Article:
- Published on Friday, 03 August 2012 04:23
- Written by ISSA YUSSUF, Zanzibar
- Hits: 1250
THREE middle aged Zanzibar women have marked a milestone in rural electrification by distributing and connecting solar power devices in their village of Kandwi, north Unguja.
This can be a model to other communities that do not have reliable electricity supply. ‘Illiteracy’ did not prevent the women from becoming admirable technicians. They travelled to India in September last year for six-month training on solar electrification and rooftop rain water harvesting.
The United Nations Educational, Scientific and Cultural Organization (UNESCO) initiated the idea and motivated villagers to accept the project. On its part, India provided scholarships and also supported training at Barefoot College. The women are now working as ‘professional technicians’ to connect solar electricity in all households in the villages!
“It was not easy for us to cope with the training at the beginning because we had no knowledge about English and Indian language, but fortunately, it was 95 per cent practical training, we successfully completed the course,” said Ms Fatma Juma Haji (45). Fatma with her colleagues namely Mrs Patima Ali Adam (38), Mrs Mwashamba Khamis Makame (46) communicating was almost impossible in India, “we communicated with our tutors through signs!”
The women are now volunteering to install solar electricity in 100 households in Kandwi village. There are about 480 households, all without electricity. “We are housewives, therefore, we have to work at home for some hours before coming to the work shop to organize equipment including solar panels, batteries, and lamps,” explains Patima. She says that with availability of all required tools, installation takes only one hour in each house.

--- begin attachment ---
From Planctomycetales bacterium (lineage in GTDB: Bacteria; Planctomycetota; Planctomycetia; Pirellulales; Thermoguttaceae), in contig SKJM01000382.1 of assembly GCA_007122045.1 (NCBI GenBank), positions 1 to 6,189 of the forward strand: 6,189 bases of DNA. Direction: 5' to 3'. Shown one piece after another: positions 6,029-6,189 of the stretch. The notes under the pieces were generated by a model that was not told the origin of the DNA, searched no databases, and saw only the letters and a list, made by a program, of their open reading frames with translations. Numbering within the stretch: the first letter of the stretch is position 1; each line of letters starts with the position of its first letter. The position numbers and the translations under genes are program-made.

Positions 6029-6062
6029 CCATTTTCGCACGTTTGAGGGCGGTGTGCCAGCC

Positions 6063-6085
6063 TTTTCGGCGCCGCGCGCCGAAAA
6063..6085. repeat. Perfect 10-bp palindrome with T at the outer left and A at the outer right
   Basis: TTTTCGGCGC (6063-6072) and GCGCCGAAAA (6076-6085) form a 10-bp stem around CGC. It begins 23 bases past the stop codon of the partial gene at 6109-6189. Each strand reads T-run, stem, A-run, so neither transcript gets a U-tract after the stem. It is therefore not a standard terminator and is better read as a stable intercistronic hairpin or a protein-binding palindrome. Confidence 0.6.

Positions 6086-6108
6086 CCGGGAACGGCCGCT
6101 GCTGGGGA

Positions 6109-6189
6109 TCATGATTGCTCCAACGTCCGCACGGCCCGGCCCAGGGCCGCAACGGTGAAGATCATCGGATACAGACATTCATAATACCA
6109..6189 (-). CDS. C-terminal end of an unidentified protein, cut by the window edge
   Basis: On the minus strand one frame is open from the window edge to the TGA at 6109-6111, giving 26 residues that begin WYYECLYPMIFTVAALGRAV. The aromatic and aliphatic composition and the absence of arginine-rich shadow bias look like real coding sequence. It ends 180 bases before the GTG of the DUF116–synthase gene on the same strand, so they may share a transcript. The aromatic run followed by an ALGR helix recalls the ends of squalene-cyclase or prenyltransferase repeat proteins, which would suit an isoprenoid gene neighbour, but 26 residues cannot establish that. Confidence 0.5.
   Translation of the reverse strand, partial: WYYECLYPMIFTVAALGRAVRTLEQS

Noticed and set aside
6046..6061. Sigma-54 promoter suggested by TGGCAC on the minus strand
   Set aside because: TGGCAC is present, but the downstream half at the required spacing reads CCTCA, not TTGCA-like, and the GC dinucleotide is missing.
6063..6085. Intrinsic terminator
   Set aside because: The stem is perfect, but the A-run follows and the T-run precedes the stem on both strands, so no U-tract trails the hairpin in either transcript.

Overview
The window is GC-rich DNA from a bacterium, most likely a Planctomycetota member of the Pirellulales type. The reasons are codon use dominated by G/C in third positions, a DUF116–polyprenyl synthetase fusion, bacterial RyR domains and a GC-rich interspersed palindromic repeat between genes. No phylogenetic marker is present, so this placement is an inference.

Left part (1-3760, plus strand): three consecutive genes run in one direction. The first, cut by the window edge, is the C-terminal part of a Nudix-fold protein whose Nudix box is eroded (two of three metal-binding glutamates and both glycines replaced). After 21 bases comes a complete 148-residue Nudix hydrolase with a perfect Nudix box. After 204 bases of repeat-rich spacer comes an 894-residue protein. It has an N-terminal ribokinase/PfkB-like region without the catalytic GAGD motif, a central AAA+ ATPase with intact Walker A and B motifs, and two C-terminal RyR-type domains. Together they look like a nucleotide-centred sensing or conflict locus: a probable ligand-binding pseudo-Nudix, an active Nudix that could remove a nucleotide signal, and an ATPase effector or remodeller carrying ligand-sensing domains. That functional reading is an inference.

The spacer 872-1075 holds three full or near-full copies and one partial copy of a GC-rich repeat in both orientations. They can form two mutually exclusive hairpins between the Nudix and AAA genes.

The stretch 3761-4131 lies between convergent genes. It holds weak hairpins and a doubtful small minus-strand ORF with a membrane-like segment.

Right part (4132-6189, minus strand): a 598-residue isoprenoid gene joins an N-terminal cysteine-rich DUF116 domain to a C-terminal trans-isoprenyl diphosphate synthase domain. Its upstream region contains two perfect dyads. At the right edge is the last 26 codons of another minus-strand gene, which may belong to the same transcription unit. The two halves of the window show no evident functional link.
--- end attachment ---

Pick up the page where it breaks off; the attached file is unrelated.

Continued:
Each Household is entitled to have solar panels, batteries, and three lamps, and a wire for charging mobile phone. Despite poverty, almost all households on the Islands have at least one mobile telephone; therefore, the donor (India) considered providing wires for charging mobile phones. “This is simple technology to have electricity in our villages. We are the only women in the whole village doing the work of electrification. Everyone in the villages is eager to have the power,” said Mwashamba.
However, the solar power is only for lighting and charging phone, it is insufficient power to use it on radio and television set. But the Kandwi community leader (Sheha) Mr Khamis Haji Khamis says, “This is just the beginning of bright future. We have solar power now, as we wait for the electricity from national grid, or the upgrading of the solar panels.”
Khamis said that gradually, with support from United Nations Educational, Scientific and Cultural Organization (UNESCO), villagers were told about the importance of solar power and accepted to contribute 10,000/= in cash monthly to sustain the project. The collection is submitted to the Kandwi village development committee.
The India Consul General Mr Pawan Kumar said his government was committed to bring changes in villages without electricity, “we want all households to benefit from the project. The available devices are only for limited power supply.” He said the cost of gadgets to enable a house to have electricity is about US 500 dollars, which include solar panels, batteries, connection wires, and three lamps.